I recently sipped again at the fount of disappointment: the Board of Architectural Review. Last time it wouldn’t allow a downtown house to be painted. It stands today among its identical neighbors, the only unpainted one. But the more recent BAR meeting I attended was more heartbreaking.
Two houses were presented, both appraised at $0 and with insurmountable problems, ineligible for loans and permits, inaccessible or having no foundations, unsafe to work on, falling apart, oddities in the neighborhood, oddly raised or leaning and distinctly “not economic” to rehab.
Yet, the board denied demolition to these hapless owners, in spite of the fact that these houses are common, plentiful and located where their demolition would help the street and have little effect on the city as a whole. The owners are asked to take a financial hit for preservation. Their land is even rendered valueless, since who would buy it with a useless house on it that cannot be demolished?
The board then lightened up on the next applicants: a business consortium eager to demolish 249 Meeting, an empty “Deco” style building, in need of rehab. Anchored at a desirable commercial location in our most historic district and well worth some investment, it was built in the 1920s, nearly 100 years ago.
The moderator and one board member favored the request of a public commenter that the pleasing Deco facade be saved, refurbished and incorporated into the requested new hotel, keeping an authentic appearance as opposed another a no-history new face.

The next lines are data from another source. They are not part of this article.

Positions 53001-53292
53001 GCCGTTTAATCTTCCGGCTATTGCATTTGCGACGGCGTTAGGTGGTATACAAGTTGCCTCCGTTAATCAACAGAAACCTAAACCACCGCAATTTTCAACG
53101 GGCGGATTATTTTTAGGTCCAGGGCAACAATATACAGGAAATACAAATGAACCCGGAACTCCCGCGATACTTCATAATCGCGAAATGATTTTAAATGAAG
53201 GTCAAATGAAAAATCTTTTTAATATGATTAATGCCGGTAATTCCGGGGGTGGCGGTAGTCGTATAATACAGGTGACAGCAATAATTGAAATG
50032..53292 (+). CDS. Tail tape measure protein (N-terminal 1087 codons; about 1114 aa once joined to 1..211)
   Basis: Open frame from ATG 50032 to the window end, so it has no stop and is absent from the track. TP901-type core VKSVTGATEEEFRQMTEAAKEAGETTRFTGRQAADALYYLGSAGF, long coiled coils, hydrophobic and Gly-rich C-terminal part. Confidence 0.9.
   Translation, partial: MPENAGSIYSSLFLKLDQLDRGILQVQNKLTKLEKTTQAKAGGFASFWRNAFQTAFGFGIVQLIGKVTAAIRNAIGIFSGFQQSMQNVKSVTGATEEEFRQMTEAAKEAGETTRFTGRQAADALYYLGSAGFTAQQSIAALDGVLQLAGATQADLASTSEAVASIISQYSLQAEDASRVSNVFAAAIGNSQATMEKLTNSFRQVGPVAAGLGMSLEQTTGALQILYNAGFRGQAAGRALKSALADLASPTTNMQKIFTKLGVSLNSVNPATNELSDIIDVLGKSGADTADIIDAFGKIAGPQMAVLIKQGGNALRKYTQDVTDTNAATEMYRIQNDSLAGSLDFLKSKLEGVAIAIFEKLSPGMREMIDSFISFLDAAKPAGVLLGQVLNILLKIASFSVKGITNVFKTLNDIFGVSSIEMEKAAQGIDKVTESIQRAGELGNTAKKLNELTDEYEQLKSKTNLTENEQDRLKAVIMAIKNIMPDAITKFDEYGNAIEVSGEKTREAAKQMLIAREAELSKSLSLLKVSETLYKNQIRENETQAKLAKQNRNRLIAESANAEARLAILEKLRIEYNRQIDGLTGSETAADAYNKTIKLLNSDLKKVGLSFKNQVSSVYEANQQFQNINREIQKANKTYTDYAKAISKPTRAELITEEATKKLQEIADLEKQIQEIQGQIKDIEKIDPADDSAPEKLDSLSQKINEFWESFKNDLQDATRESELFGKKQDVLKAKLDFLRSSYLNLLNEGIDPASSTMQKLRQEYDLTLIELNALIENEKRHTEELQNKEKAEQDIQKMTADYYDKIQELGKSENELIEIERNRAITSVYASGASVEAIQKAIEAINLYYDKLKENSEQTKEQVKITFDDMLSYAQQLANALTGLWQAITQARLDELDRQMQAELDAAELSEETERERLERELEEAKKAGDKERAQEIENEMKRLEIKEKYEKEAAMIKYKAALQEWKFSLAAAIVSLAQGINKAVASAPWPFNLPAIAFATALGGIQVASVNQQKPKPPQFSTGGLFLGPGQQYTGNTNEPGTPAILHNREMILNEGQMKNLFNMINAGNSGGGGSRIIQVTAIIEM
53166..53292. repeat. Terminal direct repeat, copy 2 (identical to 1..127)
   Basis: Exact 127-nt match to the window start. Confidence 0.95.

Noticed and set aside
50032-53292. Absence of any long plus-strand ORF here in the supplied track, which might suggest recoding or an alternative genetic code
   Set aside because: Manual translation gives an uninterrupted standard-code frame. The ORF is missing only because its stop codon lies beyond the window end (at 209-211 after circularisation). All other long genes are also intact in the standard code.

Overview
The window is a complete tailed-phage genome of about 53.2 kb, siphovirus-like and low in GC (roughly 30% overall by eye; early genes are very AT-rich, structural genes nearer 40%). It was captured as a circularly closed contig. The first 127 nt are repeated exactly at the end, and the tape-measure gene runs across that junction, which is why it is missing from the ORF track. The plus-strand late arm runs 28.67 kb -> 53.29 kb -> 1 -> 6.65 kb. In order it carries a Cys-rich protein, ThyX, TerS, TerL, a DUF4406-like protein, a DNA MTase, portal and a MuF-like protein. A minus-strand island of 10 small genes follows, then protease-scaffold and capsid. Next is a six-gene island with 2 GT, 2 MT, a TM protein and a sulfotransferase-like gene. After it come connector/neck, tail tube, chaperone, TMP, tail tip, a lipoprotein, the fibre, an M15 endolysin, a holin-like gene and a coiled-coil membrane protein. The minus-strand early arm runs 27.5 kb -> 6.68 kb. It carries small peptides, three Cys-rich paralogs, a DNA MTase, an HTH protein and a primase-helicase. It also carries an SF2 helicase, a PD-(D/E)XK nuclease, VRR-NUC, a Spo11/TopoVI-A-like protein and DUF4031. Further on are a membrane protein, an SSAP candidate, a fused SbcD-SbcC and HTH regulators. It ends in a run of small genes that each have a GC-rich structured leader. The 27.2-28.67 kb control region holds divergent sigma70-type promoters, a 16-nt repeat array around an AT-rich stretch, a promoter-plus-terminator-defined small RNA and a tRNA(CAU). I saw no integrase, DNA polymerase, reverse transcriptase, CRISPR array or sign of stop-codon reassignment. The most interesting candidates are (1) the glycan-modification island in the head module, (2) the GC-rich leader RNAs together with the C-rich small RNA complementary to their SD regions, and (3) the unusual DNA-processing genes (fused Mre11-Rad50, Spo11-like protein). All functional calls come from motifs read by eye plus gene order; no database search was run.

Another board member moved firmly to demolish, reasoning the original form might have been worth preserving, but, since it had been “renovated into a Deco style in the ’50s,” demolish. This stance (does the board think the ’50s was the Deco period?) was in spite of testimony to the age of the Deco renovation offered by an eyewitness. This odd claim quickly enabled a vote to demolish. Possibly they just weren’t listening, had already decided before any hearing or didn’t want the developers to suffer any “economic” difficulty.
Somehow they twisted the ’20s Deco style into a “ ’50’s style,” too recent to fit in. But 249 Meeting was not “significantly altered” in form in the ’50s — it only had minor Deco details added, and much before, likelier in the ’30s, which makes the style about 70 years old on a building almost 100 years old. Plenty of locals could attest to the building being old and Deco prior to 1952 when my sister and I spent time there. Why wouldn’t a 1920 building, even if restyled in the ’30s, warrant standing as part of Charleston’s historic fabric? This was a period when our mothers danced the Charleston. A new hotel could easily embrace this motif and thereby distinguished itself.
Arguments about age and too many old buildings being lost on wonderful historic Meeting Street didn’t resonate with the board. Many are replacement buildings, presumably approved by the board as “fitting in.” The BAR has argued that a homeowner can’t even replace a frequently rotting pillar with undetectable rot-resistant fake wood because “these little things subtly damage authenticity” and erode that which keeps Charleston great. And it has ruled that current taste is not valid when asking permission to renovate. We have preserved quirky as well as standard styles.
Now we seem to have an attitude of no demolition, no matter what, except for some, where it is demolition, no matter what.
Maybe the new mission statement is: Make Charleston great for business and tourism. The downside of good economic times: When developers talk, preservation takes a walk.
Where are our historic BAR principles?